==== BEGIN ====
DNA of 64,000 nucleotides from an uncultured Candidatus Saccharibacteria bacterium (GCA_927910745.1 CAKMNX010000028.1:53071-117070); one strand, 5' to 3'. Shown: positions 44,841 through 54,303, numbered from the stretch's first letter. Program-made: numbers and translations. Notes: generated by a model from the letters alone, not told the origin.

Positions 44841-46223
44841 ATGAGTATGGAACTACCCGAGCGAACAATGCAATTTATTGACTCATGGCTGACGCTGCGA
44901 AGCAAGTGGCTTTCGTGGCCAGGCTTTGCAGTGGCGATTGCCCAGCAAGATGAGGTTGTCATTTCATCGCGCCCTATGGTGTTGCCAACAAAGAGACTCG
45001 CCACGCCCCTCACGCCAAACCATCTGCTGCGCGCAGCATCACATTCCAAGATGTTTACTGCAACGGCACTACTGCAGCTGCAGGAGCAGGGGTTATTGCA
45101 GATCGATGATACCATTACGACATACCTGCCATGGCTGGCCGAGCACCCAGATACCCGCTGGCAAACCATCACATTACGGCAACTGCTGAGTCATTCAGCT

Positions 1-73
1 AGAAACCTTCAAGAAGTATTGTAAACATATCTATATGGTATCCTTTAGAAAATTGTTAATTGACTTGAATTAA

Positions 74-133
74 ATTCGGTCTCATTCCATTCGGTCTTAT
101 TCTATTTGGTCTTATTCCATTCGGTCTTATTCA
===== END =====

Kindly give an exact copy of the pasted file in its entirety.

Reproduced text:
DNA of 64,000 nucleotides from an uncultured Candidatus Saccharibacteria bacterium (GCA_927910745.1 CAKMNX010000028.1:53071-117070); one strand, 5' to 3'. Shown: positions 44,841 through 54,303, numbered from the stretch's first letter. Program-made: numbers and translations. Notes: generated by a model from the letters alone, not told the origin.

Positions 44841-46223
44841 ATGAGTATGGAACTACCCGAGCGAACAATGCAATTTATTGACTCATGGCTGACGCTGCGA
44901 AGCAAGTGGCTTTCGTGGCCAGGCTTTGCAGTGGCGATTGCCCAGCAAGATGAGGTTGTCATTTCATCGCGCCCTATGGTGTTGCCAACAAAGAGACTCG
45001 CCACGCCCCTCACGCCAAACCATCTGCTGCGCGCAGCATCACATTCCAAGATGTTTACTGCAACGGCACTACTGCAGCTGCAGGAGCAGGGGTTATTGCA
45101 GATCGATGATACCATTACGACATACCTGCCATGGCTGGCCGAGCACCCAGATACCCGCTGGCAAACCATCACATTACGGCAACTGCTGAGTCATTCAGCT

Positions 1-73
1 AGAAACCTTCAAGAAGTATTGTAAACATATCTATATGGTATCCTTTAGAAAATTGTTAATTGACTTGAATTAA

Positions 74-133
74 ATTCGGTCTCATTCCATTCGGTCTTAT
101 TCTATTTGGTCTTATTCCATTCGGTCTTATTCA